CR's Guide to Getting Better Internet Without Busting Your Budget | Shield Insurance Agency Blog

CR’s Guide to Getting Better Internet Without Busting Your Budget

How to solve WiFi problems and trim your monthly bill. Plus, what CR is doing to get everyone faster, cheaper broadband.

By Consumer ReportsJuly 13, 2021

Over the past 18 months, our home internet connections have helped us reach family, friends, and colleagues. They’ve been both practical tools and a needed source of entertainment during a difficult time.

That may be why 76 percent of Americans agree that internet service is as important as electricity or water, according to a February nationally representative Consumer Reports survey of 2,514 U.S. adults (PDF).

But using the internet at home can be frustrating, too, as many people confront dropped video-calls and sputtering movies—along with confusing bills and poor customer service. The good news is that some broadband problems are easy to fix. The following information can help you do that and maybe even help you save a bit of money.

To learn more about the issues that affect internet customers, Consumer Reports is launching a project called Broadband Together along with several other nonprofit organizations to collect and analyze tens of thousands of internet bills. You can read more about the project, and then consider joining the effort by taking an internet speed test, sharing a bill, and providing us with some basic information. 

The information we gather will help us learn how much people are paying in neighborhoods across the country, whether they’re getting what they were promised, and whether prices are fair.

If the internet is glitchy in your home, the first step toward a solution is to pinpoint the problem. And it helps to understand how online material—be it a Netflix show, Zoom call, or social media post—gets to you.

As you can see in the illustration below, movies, email, and other data are funneled by internet service providers (ISPs) through a series of cables and wires to homes with wired service. 

If something’s not working, the problem could lie outside your home and may require a call to the company to fix. Or the trouble could be with your home WiFi network, which distributes information wirelessly to your computers, TVs, and other devices.

Which is it? To figure that out, an easy first step is to test your internet speed.

How to Test Your Speed For Better Internet

It’s useful to know how fast data moves into and out of your home. To find out, you can check your speed at Measurement Lab or Speedtest. With a click or two, you’ll learn your download speed (how fast data such as a movie streams into your home), and your upload speed (how fast data like your end of a Zoom call streams out). The numbers, measured in megabits per second (Mbps), will vary a bit each time. If possible, first run a test with a computer that’s physically plugged into your router using an Ethernet cord. The results may vary a bit each time you run the test. But if the speeds are consistently much slower than the maximum speeds promoted by the ISP for your plan, call the company. Then do the same test wirelessly (over WiFi) throughout the house. If it’s only the WiFi speeds that are slow, focus on your router to find a solution.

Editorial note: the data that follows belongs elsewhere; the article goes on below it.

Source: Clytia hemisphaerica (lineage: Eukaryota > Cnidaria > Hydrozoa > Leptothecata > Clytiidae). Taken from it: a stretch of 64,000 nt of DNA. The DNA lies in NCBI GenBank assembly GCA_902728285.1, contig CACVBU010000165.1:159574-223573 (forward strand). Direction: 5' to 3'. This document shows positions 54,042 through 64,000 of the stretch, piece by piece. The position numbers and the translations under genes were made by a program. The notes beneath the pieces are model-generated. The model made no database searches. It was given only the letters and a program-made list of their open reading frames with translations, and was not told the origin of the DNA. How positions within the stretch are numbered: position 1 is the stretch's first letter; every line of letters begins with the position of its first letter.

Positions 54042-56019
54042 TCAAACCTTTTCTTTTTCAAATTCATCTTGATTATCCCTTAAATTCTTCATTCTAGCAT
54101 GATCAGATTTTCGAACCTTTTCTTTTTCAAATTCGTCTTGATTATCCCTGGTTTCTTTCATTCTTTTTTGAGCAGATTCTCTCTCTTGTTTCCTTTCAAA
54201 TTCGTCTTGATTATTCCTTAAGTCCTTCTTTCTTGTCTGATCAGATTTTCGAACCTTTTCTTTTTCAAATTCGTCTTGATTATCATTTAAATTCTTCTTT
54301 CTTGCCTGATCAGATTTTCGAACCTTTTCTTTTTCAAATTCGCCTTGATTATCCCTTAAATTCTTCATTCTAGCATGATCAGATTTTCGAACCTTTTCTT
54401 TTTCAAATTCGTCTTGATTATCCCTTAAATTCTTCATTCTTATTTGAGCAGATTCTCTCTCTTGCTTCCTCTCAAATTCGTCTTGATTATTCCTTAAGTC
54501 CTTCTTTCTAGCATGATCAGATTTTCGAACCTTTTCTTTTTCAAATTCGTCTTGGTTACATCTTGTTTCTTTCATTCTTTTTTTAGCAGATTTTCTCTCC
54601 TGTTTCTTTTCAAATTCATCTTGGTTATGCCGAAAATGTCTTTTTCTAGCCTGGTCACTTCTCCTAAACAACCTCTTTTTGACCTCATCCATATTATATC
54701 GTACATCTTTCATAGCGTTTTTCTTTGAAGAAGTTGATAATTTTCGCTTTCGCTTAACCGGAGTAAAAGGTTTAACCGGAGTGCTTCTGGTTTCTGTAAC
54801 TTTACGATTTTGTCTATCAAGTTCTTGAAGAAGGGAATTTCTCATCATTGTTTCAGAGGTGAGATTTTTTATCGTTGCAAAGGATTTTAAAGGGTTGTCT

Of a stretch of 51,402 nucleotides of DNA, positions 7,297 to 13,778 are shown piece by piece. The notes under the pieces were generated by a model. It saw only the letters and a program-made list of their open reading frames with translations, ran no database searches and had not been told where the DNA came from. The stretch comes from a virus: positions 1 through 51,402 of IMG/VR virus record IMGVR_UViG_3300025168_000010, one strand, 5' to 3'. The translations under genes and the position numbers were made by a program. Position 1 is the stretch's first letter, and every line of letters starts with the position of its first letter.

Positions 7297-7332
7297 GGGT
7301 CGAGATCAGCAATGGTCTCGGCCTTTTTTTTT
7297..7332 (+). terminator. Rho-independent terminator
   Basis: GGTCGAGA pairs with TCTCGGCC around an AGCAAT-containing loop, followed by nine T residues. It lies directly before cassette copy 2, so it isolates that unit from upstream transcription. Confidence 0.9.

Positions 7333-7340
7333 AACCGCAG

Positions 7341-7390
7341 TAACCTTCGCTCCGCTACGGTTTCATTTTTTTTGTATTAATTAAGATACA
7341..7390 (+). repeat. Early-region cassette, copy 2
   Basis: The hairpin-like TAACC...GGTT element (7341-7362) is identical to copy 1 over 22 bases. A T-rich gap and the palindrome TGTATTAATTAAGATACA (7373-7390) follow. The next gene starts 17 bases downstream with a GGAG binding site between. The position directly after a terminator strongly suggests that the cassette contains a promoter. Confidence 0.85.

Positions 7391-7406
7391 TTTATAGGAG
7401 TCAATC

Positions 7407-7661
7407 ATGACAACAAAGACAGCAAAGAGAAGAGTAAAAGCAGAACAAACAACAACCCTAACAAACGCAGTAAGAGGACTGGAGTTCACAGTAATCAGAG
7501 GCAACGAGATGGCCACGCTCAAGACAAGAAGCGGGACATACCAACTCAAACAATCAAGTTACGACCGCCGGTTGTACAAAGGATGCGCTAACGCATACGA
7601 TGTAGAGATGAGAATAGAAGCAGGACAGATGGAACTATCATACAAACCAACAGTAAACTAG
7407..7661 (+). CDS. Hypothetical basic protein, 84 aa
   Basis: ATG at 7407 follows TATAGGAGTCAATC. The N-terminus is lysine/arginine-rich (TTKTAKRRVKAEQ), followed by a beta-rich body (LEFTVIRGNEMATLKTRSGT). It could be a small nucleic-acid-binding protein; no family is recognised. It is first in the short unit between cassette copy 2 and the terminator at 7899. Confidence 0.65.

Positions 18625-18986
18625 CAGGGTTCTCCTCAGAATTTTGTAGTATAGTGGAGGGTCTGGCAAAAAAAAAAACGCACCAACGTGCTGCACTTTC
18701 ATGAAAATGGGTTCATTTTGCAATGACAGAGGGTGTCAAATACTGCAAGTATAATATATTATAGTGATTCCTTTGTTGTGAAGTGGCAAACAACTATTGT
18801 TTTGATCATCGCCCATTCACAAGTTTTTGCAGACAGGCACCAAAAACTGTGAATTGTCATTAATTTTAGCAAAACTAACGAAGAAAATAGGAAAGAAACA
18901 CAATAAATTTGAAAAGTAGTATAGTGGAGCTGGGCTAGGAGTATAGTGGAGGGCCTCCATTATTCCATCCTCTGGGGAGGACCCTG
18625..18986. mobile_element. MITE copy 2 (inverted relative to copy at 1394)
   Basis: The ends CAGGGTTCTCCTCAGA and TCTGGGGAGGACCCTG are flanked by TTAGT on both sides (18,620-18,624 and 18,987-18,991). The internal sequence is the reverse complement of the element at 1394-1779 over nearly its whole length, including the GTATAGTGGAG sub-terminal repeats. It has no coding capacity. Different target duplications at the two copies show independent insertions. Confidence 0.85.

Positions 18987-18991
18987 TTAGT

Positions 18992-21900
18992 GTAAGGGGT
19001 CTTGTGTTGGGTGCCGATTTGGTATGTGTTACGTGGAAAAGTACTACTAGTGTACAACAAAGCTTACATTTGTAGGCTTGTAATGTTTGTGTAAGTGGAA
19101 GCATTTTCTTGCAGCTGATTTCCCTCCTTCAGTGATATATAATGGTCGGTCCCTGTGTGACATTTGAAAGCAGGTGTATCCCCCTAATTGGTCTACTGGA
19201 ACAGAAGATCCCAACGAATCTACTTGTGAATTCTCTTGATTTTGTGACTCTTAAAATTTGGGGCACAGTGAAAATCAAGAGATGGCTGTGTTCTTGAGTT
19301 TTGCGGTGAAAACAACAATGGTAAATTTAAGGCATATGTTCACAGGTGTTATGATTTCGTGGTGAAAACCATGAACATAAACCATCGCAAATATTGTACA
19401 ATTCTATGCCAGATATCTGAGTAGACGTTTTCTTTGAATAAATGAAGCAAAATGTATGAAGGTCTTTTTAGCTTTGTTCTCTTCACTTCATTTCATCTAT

Is Your Service Level Fast Enough?
ISPs generally offer several plans, each promising a different range of speeds—the faster the connection, the more you pay. So which plan is right for you?

It depends on how many people you have at home and what they do online. You need only around 1 Mbps to listen to a Spotify song and 4 Mbps for a Zoom call—but 25 Mbps to watch a 4K movie on Netflix.

The numbers are cumulative. If two TVs are streaming 4K movies at the same time, that’s 50 Mbps.

Every ISP has its own tiers, but you can use the speed ranges below to see where you fit in. Many people may pay for more speed than they really need.

Up to 100 Mbps
This is plenty for two or three people with routine needs. That includes Zoom calls, high-definition movie viewing, and some online game play.

100 to 300 Mbps
These speeds should accommodate even a data-hogging family that plays several 4K movies and taxing online games all at the same time.

300-Plus Mbps
Few households need more than 300 Mbps. If you have internet problems, the solution is probably not to slap down the plastic for your ISP’s priciest superfast service.

Make Your WiFi Better

Let’s say you’ve signed up for the right internet service tier, and your speed testing confirms that your ISP truly is delivering the speeds it has promised. If your internet service is still acting finicky, the problem very likely lies with your WiFi network. You can probably fix things by fiddling with the equipment in your home. Below, CR has four expert tips to help, starting with the simplest and cheapest. And we have more detailed WiFi advice, as well. 

1. Try Moving Your Router
Tempting though it may be to banish your router from public view, exiling it to a cabinet or the outskirts of your home can hinder performance. That forces the WiFi signal to pass through more walls and other barriers, and to cover longer distances, to reach every corner of the house.

Place the router out in the open, away from corners, and high in the room. (The signal tends to be stronger below the router than above it.) Also, locate the router as close as possible to the middle of your home. You may be able to move it yourself, or you might need some help from your ISP or a handy friend.

2. Use an Ethernet Cord
If you’ve ever had a movie night derailed by sputtering WiFi, you know the feeling (major letdown). Need a more stable signal? A $10 or $20 Ethernet cable can save the day, linking a TV, streaming video box, or video game console directly to your router.